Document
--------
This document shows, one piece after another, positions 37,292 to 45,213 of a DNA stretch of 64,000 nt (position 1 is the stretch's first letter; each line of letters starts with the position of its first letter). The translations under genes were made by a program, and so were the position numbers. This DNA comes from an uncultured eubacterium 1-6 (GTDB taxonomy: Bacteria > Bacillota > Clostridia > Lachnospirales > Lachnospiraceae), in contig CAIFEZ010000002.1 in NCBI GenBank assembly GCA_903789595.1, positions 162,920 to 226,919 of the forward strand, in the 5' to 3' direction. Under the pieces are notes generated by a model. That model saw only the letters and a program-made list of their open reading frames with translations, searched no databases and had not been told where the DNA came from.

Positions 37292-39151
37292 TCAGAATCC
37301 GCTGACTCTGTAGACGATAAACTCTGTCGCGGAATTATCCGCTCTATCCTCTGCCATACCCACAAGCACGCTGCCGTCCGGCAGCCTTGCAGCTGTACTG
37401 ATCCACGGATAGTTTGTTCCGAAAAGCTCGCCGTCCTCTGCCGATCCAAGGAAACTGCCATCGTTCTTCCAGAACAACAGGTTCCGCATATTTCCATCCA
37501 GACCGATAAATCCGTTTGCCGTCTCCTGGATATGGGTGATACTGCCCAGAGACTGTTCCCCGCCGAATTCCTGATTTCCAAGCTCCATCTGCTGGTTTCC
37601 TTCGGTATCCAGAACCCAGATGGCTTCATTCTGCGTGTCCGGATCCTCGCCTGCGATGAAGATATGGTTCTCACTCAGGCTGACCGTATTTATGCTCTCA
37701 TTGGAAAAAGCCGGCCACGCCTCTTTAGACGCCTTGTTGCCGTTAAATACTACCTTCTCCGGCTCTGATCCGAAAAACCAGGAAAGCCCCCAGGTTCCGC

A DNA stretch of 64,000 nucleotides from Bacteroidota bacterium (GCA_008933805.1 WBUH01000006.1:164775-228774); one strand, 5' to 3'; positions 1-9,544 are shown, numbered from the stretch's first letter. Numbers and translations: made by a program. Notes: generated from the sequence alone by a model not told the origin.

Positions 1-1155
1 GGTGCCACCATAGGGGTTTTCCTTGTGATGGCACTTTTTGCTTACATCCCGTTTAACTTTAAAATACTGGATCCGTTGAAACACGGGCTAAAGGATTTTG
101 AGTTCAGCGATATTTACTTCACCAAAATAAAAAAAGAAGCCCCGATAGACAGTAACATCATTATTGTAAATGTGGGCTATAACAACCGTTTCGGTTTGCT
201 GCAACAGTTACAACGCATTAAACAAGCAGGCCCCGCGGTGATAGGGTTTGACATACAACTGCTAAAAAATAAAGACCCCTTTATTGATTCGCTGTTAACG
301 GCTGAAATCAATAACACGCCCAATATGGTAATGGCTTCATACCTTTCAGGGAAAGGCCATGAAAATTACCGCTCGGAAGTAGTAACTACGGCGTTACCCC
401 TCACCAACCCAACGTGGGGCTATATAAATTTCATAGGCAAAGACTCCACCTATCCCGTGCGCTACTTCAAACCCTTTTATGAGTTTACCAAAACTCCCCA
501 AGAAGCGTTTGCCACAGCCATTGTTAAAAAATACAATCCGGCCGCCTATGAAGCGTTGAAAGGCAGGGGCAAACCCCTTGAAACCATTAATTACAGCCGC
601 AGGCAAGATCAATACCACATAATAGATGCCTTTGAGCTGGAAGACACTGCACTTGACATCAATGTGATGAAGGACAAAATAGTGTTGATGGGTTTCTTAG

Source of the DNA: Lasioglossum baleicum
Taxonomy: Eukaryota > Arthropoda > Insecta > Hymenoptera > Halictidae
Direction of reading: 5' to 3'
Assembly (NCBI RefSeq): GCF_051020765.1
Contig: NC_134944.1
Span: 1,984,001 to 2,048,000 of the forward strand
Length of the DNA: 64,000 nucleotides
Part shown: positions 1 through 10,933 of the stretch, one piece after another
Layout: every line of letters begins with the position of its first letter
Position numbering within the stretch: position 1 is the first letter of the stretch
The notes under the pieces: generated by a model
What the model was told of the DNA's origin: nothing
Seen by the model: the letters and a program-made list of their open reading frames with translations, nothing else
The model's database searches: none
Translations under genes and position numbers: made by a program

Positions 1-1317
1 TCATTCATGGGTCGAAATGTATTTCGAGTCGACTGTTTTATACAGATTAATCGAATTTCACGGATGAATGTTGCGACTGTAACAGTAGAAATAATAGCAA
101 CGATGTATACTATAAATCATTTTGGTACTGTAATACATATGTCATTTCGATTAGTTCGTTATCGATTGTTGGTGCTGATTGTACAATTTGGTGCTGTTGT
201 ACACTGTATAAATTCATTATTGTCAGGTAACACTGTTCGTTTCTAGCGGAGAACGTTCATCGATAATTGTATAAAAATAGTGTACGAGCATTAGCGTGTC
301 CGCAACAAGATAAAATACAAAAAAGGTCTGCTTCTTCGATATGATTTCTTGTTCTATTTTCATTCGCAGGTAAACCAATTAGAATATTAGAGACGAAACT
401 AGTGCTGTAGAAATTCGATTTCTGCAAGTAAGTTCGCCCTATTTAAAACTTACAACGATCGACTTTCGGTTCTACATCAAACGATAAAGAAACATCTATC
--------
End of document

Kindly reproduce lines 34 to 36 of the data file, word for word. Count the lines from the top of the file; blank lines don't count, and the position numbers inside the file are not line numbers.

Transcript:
1 TCATTCATGGGTCGAAATGTATTTCGAGTCGACTGTTTTATACAGATTAATCGAATTTCACGGATGAATGTTGCGACTGTAACAGTAGAAATAATAGCAA
101 CGATGTATACTATAAATCATTTTGGTACTGTAATACATATGTCATTTCGATTAGTTCGTTATCGATTGTTGGTGCTGATTGTACAATTTGGTGCTGTTGT
201 ACACTGTATAAATTCATTATTGTCAGGTAACACTGTTCGTTTCTAGCGGAGAACGTTCATCGATAATTGTATAAAAATAGTGTACGAGCATTAGCGTGTC